• internal engine leakage is a serious problem and needs to be rectified immediately to avoid serious engine damage - coolant anti-freeze is not good mixed with oil and will damage the engine
  • check for signs the coolant has entered engine piston area and being lost as steam in exhaust
    • steam coming from exhaust after engine has been running for a while
    • advanced options include combustion tests of coolant to ascertain if exhaust gases have made their way into the coolant
    • this could be from:
      • a small crack in the intake manifold gasket or the head gasket,
      • a defective/cracked Exhaust Gas Recirculation (EGR) valve (this uses coolant to cool down the exhaust gases before sending some back into the engine for better fuel economy
      • cracked head
      • cracked block (or cylinder liner)
    • a sealant additive to the coolant may fix this
  • pressure test the radiator
    • this requires a special air pump attached to radiator inlet and pumped to the pressure as indicated on the radiator cap
    • if no leaks found, consider pressure testing or replacing the radiator cap
  • still no cause found
    • may be:
      • a faulty water pump
      • faulty heater core
      • other causes of coolant loss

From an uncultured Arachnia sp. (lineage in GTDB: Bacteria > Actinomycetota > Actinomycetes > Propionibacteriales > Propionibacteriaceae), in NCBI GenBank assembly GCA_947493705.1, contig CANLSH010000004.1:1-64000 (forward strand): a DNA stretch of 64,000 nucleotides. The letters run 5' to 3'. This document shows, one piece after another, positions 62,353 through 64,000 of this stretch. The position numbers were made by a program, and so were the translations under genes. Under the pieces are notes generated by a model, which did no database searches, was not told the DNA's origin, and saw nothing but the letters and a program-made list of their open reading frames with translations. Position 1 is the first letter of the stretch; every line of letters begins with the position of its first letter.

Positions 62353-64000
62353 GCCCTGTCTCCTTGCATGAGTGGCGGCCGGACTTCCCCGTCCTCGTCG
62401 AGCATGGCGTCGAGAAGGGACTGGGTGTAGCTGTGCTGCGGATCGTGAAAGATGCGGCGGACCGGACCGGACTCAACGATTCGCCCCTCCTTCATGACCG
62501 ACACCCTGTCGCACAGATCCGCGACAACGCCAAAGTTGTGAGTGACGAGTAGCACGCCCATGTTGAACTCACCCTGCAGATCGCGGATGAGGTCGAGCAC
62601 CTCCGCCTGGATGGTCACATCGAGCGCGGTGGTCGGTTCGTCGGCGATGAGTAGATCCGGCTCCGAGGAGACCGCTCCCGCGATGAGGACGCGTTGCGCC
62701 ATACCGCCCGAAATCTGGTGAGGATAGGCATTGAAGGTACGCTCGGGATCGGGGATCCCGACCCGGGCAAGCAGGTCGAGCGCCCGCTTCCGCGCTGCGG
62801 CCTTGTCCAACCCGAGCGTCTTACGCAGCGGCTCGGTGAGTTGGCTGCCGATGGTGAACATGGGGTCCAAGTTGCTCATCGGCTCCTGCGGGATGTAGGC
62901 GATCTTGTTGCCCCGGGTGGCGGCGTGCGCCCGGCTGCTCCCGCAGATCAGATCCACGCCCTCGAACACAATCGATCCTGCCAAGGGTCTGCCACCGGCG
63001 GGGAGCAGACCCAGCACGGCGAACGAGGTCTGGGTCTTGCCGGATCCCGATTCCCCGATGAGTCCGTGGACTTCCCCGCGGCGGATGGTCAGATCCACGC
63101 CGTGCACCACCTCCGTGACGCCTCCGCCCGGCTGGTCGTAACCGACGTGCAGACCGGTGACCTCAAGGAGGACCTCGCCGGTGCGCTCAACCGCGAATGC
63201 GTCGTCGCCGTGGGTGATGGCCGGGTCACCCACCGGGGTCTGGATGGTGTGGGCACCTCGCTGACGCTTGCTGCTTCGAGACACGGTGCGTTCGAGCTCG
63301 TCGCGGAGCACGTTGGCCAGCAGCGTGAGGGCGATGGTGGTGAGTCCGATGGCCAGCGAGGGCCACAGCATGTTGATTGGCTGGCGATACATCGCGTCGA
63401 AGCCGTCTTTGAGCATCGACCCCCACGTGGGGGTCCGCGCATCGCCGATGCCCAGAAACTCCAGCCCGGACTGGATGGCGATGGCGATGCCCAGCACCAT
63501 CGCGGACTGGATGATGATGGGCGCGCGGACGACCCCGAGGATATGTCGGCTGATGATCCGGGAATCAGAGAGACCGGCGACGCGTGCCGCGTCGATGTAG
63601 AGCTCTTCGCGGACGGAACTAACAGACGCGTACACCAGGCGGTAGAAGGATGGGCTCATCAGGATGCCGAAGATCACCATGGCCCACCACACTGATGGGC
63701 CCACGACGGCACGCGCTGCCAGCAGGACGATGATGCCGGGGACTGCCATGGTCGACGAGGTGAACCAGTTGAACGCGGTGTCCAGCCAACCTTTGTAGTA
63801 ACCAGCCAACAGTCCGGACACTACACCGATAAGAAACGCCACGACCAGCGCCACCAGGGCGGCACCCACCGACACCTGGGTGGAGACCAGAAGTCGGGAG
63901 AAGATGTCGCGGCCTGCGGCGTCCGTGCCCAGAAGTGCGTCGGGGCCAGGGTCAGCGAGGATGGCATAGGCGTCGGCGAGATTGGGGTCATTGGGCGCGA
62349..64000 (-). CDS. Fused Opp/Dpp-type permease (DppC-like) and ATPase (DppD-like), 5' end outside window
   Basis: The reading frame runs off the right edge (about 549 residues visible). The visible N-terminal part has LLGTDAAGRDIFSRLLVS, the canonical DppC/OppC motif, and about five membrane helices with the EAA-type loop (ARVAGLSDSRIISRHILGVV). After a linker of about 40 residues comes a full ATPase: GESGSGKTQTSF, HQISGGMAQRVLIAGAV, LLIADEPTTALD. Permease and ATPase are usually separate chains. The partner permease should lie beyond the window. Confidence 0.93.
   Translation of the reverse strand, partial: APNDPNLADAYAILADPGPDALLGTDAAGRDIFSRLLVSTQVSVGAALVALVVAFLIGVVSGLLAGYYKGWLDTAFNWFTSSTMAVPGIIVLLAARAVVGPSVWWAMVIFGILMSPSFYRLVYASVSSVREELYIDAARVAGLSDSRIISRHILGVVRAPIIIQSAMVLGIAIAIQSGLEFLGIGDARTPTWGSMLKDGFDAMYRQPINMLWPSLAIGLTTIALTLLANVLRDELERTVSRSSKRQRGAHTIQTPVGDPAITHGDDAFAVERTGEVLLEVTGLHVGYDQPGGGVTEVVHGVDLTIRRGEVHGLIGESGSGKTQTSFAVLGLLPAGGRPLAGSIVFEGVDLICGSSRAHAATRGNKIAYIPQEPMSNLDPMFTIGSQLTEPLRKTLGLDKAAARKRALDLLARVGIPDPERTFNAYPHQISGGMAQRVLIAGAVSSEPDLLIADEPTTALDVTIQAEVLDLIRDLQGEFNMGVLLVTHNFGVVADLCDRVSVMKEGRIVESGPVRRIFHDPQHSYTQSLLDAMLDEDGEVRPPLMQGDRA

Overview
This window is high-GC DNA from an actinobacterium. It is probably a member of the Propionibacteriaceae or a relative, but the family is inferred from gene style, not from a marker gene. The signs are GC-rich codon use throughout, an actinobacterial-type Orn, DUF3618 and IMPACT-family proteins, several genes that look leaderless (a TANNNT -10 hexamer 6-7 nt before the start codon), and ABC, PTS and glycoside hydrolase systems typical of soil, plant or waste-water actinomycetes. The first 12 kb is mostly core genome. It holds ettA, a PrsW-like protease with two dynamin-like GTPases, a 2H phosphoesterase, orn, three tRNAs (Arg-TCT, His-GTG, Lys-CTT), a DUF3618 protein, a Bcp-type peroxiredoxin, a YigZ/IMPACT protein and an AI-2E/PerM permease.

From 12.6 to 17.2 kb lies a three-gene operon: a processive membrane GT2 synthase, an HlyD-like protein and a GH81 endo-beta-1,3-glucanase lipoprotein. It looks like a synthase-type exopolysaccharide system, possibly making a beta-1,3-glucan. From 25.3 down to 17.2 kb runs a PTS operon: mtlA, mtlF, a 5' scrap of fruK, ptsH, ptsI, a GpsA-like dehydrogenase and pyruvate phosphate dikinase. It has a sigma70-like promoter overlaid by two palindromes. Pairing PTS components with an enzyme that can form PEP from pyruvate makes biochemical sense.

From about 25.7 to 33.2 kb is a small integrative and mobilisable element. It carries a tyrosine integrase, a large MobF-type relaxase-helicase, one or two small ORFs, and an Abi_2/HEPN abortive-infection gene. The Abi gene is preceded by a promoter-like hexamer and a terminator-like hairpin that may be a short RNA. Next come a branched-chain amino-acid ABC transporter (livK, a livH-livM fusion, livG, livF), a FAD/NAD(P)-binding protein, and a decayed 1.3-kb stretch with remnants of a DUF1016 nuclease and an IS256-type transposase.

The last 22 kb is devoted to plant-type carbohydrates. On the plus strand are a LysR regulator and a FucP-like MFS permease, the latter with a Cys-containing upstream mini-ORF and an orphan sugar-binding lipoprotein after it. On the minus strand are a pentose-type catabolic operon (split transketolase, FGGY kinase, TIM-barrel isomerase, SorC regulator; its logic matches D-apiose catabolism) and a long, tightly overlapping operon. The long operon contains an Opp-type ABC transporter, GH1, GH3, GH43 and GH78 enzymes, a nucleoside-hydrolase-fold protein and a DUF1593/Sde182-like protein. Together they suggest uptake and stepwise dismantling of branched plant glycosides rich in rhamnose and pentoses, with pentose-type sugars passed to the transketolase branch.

faulty water pump

  • the car's water pump is the key to ensuring the engine runs properly
  • it is an impeller pump driven by the engine's drive belt, with the turning blades of the pump forcing coolant to flow through the engine and back to the radiator to be cooled by a forced air cooling fan
  • the wrong coolant will cause deposit-buildup inside the pump, which slows the ideal process of engine cooling.
  • the pump's impeller fin blades may corrode if either:
    • wrong coolant chemistry or contaminated is used
    • faulty radiator cap allowing air into the coolant
  • signs of leaking water pump from worn out gaskets and seals
    • coolant leakage at front centre of engine
    • rust or deposit build up around the pump
    • these can often be repaired before it gets worse
  • water pump making high pitched sound
    • usually caused by a loose belt often due to the pulley becoming loose
    • may be caused by the bearings inside the pump wearing out
  • catastrophic failure of the water pump is possible but unlikely and will cause a RAPID rise in engine temperature
    • pump impeller coming off the shaft
    • pump blades chipping or falling off
    • acute shaft fracture
    • belt breakage

faulty thermostat

  • thermostat valves can become stuck
  • remove thermostat and test it's function in hot water

checking to see if coolant needs replacing

  • the coolant should act to reduce corrosion and rust
  • use a multimeter set to DC voltage
  • while the engine is cold, take radiator cap off
  • start engine and run it at idle of 1500rpm to warm up
  • place negative probe of battery's negative terminal
  • place positive probe into the radiator coolant
  • if the meter reads 0.4V or less, the coolant is good; however, if it reads more than 0.4V, then the additives in the coolant that prevent electrolysis have broken down, which means the coolant should be replaced.

car heater not heating

  • this may be due to:
    • inadequate coolant